Sugarloaf

a large, usually conical loaf or mass of hard refined sugar: the common form of household sugar until the mid-19th century.

Sumo

a form of wrestling in Japan in which a contestant wins by forcing his opponent out of the ring or by causing him to touch the ground with any part of his body other than the soles of his feet, contestants usually being men of great height and weight.

Tank

Tracked heavy armored fighting vehicle

Tanker

a ship, airplane, or truck designed for bulk shipment of liquids or gases.

T-Bone

a T-bone steak, a choice piece of beef with a conspicuous T-shaped bone.

Teeny

tiny.

Terminator

a person or thing that terminates.

Tex

Texan.

Theresa

From the Spanish and Portuguese name Teresa. It was first recorded as Therasia, being borne by the Spanish wife of Saint Paulinus of Nola in the 4th century. The meaning is uncertain, but it could be derived from Greek θέρος (theros) meaning "summer", from Greek θερίζω (therizo) meaning "to harvest", or from the name of the Greek island of Therasia (the western island of Santorini).The name was mainly confined to Spain and Portugal during the Middle Ages. After the 16th century it was spread to other parts of the Christian world, due to the fame of the Spanish nun and reformer Saint Teresa of Ávila. Another famous bearer was the Austrian Habsburg queen Maria Theresa (1717-1780), who inherited the domains of her father, the Holy Roman emperor Charles VI, beginning the War of the Austrian Succession.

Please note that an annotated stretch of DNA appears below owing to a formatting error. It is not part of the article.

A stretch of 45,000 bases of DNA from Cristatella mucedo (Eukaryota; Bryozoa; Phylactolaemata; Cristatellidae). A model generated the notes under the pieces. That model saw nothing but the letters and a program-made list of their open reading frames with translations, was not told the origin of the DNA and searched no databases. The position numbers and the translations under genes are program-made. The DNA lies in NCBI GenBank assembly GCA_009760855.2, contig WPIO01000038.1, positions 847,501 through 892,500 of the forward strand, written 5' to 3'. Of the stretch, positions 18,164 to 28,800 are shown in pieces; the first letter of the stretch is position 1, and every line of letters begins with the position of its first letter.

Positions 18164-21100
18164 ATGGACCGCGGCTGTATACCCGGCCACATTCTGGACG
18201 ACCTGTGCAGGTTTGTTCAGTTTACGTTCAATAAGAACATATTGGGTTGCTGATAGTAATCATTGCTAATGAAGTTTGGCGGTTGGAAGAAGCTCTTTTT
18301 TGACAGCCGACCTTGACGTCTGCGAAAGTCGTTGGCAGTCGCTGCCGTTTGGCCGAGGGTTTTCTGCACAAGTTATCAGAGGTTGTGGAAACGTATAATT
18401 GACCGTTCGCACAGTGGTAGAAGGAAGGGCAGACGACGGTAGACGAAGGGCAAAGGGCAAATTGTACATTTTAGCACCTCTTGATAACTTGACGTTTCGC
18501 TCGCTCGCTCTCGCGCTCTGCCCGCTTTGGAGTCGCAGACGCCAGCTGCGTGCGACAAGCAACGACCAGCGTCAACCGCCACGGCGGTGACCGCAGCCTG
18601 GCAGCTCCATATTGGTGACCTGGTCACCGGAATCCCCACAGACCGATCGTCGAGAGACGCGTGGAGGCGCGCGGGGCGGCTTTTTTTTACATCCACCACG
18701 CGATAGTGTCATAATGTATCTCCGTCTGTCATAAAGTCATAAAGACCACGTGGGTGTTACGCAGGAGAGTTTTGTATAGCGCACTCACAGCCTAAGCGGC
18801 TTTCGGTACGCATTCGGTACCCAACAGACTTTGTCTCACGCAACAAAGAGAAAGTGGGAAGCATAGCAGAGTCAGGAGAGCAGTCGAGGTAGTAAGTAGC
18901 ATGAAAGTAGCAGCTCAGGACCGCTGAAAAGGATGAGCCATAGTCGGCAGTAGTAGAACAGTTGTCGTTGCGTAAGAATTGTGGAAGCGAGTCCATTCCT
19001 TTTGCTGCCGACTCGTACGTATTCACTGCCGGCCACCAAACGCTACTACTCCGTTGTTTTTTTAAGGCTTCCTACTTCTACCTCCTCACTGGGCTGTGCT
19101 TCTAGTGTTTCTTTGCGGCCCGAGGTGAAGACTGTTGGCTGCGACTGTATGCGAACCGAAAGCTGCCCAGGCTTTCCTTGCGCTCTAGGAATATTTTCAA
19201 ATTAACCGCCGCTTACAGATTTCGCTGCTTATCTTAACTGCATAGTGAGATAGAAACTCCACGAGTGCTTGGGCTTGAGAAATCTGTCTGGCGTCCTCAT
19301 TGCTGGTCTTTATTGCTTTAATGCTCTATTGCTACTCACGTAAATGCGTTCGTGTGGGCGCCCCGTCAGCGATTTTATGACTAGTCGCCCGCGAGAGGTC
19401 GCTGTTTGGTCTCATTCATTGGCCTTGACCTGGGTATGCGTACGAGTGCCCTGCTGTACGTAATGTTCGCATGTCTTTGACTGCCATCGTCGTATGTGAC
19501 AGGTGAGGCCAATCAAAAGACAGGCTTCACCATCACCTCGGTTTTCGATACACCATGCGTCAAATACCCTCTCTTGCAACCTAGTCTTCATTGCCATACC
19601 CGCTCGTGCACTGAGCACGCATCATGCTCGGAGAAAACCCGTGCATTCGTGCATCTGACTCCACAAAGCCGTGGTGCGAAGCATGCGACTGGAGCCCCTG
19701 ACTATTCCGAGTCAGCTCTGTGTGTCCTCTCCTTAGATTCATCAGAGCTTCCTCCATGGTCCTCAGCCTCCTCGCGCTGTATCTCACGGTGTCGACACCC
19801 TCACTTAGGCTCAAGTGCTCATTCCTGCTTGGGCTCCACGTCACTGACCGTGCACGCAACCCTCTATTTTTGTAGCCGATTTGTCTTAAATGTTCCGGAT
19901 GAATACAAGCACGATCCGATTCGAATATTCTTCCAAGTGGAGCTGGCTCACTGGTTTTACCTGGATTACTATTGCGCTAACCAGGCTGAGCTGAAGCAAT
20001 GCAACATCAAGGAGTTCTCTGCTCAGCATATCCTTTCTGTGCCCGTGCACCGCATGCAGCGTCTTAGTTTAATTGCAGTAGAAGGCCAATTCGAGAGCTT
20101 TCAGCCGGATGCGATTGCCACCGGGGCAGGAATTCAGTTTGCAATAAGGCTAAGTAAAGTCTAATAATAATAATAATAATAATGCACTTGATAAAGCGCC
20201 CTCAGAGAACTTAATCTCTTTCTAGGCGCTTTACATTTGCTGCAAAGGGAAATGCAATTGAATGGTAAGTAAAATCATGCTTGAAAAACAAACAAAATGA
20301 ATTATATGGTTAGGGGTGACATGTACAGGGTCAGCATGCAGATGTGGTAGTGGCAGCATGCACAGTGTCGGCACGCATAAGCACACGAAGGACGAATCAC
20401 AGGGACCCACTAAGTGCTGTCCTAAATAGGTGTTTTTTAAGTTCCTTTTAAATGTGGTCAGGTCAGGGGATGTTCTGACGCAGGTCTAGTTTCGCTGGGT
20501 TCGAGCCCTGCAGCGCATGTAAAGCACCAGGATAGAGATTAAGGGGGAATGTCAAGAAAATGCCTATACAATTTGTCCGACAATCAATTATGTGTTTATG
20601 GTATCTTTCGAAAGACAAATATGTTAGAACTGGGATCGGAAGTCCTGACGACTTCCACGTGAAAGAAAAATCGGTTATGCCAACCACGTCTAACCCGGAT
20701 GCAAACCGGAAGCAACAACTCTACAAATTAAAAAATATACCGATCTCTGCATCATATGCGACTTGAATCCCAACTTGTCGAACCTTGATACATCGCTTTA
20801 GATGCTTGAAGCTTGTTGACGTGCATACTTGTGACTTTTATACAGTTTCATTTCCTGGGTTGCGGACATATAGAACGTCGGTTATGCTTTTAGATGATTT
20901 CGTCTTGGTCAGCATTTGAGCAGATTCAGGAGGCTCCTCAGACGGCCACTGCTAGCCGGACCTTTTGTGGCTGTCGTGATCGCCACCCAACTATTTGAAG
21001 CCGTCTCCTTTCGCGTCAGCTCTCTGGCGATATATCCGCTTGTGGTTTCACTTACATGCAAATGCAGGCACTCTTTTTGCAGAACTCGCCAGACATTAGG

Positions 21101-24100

Thor

the god of thunder, rain, and farming, represented as riding a chariot drawn by goats and wielding the hammer Mjolnir: the defender of the Aesir, destined to kill and be killed by the Midgard Serpent.

Thunder

a loud, explosive, resounding noise produced by the explosive expansion of air heated by a lightning discharge.

Tiber

a river in central Italy, flowing through Rome into the Mediterranean. 244 miles (395 km) long.

Tiger